Getting Old Trees in Shape + Adding New Ones
First post here, and sorry in advance, I'm sure it'll be long before I finish. I recently bought a home in central Wisconsin. I have about half an acre in back of my house that has nothing but grass growing in it. Near the property line I have three apple trees growing. I don't think they're full sized, but I'm not sure. I'm also not sure what type of apple they are, but those I tasted last fall were delicious and reminded me very much of honeycrisp. I'm guessing they're 15+ years old, though, and they're not in the greatest of condition. Two are ringed with woodpecker bore holes, and one has a small-fist sized hole in it. The leaves look good on all of them, though.
The two bad ones did not bloom this year, though I *think* they did last year. I was planning on pruning them up tomorrow so if they do bloom next year (and this year was really just a fluke due to an ill-timed freeze after a super early spring) they'll be in better condition. The one that did bloom now has apples ping-pong to golf-ball sized. I was going to do light pruning on that to get more air in there and to make spraying easier.
Does that sound like a good idea? Does it hurt to do a little more intensive prune this late with the trees that aren't fruiting?
In any event I've decided that I'm going to put five to ten more trees in this year. The ground is a little low and clay soil, however, so it's not optimal. I am going to run drain tile through the area I'm planting in to enhance drainage, and to bring in composted black dirt to back fill the planting holes.
Do you have any tips on getting the most out of trees in this location? Should I dig an especially large hole when planting and use the composted black dirt? The clay we have is awfully heavy, but it is good rich soil.
I'm obviously not a commercial farmer so I'm not worried about getting the absolute maximum yield from my trees.
What trees would you recommend for the area? I know I want at least one or two Wolf River's and my wife wants a Red Delicious. I would like at least one, maybe two honey-crisps as well.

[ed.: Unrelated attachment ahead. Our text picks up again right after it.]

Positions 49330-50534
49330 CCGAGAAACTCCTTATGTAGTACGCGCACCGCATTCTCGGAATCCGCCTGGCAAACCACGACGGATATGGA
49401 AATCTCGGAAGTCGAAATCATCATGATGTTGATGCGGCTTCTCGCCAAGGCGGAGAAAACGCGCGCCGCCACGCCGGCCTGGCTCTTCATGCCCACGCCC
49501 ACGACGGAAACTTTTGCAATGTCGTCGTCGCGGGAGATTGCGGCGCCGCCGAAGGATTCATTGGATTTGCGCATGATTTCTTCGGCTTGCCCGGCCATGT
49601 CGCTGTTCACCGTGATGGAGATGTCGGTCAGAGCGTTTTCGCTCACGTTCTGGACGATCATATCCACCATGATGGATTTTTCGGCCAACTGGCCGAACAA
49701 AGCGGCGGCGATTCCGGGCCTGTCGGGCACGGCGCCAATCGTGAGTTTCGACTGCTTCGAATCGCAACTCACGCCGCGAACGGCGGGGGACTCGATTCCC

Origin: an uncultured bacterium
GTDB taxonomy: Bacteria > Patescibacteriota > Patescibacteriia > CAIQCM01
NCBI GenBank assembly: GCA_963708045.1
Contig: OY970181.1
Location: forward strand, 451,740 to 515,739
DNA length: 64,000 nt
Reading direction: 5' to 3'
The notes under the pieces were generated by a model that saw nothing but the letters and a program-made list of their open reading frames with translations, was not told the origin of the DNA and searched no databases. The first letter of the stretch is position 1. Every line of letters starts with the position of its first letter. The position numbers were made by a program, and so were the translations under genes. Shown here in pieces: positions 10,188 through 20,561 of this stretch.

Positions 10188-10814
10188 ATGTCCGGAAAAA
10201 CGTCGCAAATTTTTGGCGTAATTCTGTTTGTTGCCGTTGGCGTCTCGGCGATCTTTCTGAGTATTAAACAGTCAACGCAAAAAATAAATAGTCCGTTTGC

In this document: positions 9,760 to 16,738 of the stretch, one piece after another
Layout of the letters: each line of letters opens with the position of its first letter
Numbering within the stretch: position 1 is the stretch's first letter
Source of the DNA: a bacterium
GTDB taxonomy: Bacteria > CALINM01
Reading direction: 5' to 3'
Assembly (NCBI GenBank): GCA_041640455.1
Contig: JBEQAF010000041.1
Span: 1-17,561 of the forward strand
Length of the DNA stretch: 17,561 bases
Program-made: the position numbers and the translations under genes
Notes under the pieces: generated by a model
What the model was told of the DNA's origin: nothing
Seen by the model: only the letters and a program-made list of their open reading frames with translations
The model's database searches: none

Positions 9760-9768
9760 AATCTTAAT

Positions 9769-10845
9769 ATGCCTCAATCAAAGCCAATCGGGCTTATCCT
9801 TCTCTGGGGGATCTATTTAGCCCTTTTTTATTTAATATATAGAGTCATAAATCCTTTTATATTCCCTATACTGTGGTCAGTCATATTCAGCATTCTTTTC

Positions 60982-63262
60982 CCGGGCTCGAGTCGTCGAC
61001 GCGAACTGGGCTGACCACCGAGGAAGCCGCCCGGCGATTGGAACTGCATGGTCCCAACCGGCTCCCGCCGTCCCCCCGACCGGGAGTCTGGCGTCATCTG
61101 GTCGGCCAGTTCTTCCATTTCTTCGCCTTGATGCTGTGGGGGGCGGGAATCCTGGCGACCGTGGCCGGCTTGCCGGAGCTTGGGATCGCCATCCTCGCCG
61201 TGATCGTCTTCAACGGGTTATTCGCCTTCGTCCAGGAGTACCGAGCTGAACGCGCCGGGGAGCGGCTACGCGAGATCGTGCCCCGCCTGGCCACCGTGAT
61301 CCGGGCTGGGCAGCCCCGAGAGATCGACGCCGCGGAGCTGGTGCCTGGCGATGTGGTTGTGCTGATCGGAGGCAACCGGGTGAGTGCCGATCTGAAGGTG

Are any of these trees known to be adverse to somewhat low ground or clay soils? Drainage isn't great right now, but I can improve it. Are there any trees you would suggest or suggest I avoid?
I was thinking that considering how well my trees did last year, and presumably in years prior, without any fertilizer or spray or pruning (just enough to keep the branches high enough to mow with a rider under them which I appreciate!) or any care at all really, I would expect additional trees to do just as well, perhaps even better, since I'll actually care for them.
Sorry for such a long winded first post! I'm just adding these because I'd like to start making my own apple cider (I'm a huge apple cider fan) and my family likes apples. With a dozen semi-dwarf trees I'll be inundated with apples, I'm certain, and I figured if I end up with too many I can always take them to the farmers market and sell bags for a few bucks. And I like the idea of apple trees. I grew up with a back yard with a four acre field my parents and I planted with a couple thousand pine trees (I'm guessing, it might only be one thousand, or maybe three, I just remember doing a thousand in a week one summer and hating every minute of it!), and now you can hardly walk around back there. My kids will like apple trees a lot more than they like the pine trees at nana's house.